“The EIB’s proposal to end financing for fossil fuels by 2020 is a massive step forward in climate leadership. With this move, the world’s largest multilateral lender is now poised to leave oil, gas and coal in the past.”
The European Investment Bank, one of the world’s most powerful financial institutions, announced on Friday that it would divest from all fossil fuel projects by the end of next year.
The decision marks the latest victory in a global movement that has so far claimed $8 trillion in divestments, and reflects the European Union’s ambition to lead the fight against climate change after a record-breaking heat wave scorched the continent throughout the summer.
“The bank will phase out support to energy projects reliant on fossil fuels: oil and gas production, infrastructure primarily dedicated to natural gas, power generation or heat based on fossil fuels,” the EIB said in a statement on Friday. “These types of projects will not be presented for approval to the EIB board beyond the end of 2020.”
The EIB was created in 1954 to lend in the public interest. According to the Financial Times, the “huge, unsupervised leverage machine” is known for rarely losing bets, spending “more on staff in a single year than it expects to lose on its entire €455 billion loan book.”
“Although it balance sheet, at €556 billion, is more than double the size of the World Bank and almost 10 times the European Bank of Reconstruction and Development, the EIB has largely steered clear of scrutiny,” wrote the Financial Times.
“This long-term transition (to greener energy sources) is profound. Solidarity is required to ensure that potentially vulnerable groups or regions are supported,” the EIB proposal document said.
Structural Investment In Fossil Fuels
Most of the world’s top banks and investment funds have declared their support for the Paris Agreement’s goal to cap global heating at 2°C above pre-industrial levels, but their actions often fail to match their rhetoric. In March, a report from major environmentalist groups showed 33 global banks have invested a combined $1.9 trillion in fossil fuel production since 2015, the year the agreement was negotiated.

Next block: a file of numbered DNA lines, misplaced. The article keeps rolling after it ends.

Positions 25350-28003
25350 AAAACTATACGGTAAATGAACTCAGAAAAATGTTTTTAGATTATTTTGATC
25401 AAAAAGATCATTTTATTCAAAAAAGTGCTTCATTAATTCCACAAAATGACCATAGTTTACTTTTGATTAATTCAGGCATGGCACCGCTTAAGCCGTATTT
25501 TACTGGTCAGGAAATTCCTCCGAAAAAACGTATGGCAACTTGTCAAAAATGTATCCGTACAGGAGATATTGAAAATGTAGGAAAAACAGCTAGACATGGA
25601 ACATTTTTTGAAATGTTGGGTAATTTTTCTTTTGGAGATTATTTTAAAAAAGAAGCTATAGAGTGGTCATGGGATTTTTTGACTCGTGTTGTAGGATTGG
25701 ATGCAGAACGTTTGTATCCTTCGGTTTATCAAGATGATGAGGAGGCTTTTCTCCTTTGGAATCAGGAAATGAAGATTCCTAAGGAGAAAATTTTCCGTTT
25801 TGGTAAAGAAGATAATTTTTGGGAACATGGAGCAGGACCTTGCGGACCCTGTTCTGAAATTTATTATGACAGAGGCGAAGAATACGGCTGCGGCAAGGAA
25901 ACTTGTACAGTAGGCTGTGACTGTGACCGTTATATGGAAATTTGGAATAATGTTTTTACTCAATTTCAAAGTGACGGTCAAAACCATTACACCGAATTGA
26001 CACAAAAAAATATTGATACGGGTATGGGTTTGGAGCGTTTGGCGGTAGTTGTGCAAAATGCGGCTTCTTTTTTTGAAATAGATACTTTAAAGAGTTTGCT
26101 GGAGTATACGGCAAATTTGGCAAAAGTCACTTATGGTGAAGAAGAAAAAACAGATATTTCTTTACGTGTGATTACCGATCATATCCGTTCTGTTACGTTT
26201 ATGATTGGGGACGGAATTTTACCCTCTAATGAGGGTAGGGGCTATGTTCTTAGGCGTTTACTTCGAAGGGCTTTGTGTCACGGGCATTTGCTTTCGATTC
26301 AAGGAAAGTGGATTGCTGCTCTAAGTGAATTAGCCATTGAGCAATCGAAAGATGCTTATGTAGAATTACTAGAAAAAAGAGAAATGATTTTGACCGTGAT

Despite wind and solar being cheaper than coal and still improving in efficiency, top firms like JP Morgan, Blackrock, and Vanguard have chosen to invest in the creation of new fossil fuel infrastructure.
In ExxonMobil, for example, institutional investors hold a majority share, although shareholders have recently demanded the fossil fuel giant be more transparent about the dangers its business model poses in accelerating climate change. But despite publicly declaring its support for the Paris Agreement’s 2°C limit, the company has announced its plans to extract and sell all of the 25 billion barrels in its reserves while continuing to seek new sources.
Its leaders anticipate temperature rises as high as 5°C by the middle of the century, according to the investment campaign group Share Action, which seeks to divest workers’ pensions from the fossil fuel industry.
Critics argue that ExxonMobil’s alleged commitments are just a continuation of its history in deceiving the public about climate change. ExxonMobil’s scientists were among the first to warn of the danger carbon emissions posed to the planet in the 1980s, but the company’s leadership hid their findings and funded denialist misinformation campaigns that contradicted its own research for decades.
Divestment Movement Gaining Steam
The success of the fossil fuel industry has been tied to retirement pensions, mutual funds, and other forms of institutional investment for decades, leading groups like Fossil Free to fight for divestment in order to end the financial impetus for new fossil fuel infrastructure.
The European Investment Bank’s decision comes as the latest victory in a movement that claims to have secured more than $8 trillion in divestment commitments from over 1,000 philanthropies, pension funds, universities and other institutions. In May, Sen. Jeff Merkley introduced a proposal to allow federal workers to divest their retirement funds from fossil fuels, and the United Kingdom’s Parliament is considering a similar decision.
“The EIB’s proposal to end financing for fossil fuels by 2020 is a massive step forward in climate leadership,” Alex Doukas, of Oil Change International, told the Guardian. “With this move, the world’s largest multilateral lender is now poised to leave oil, gas and coal in the past.”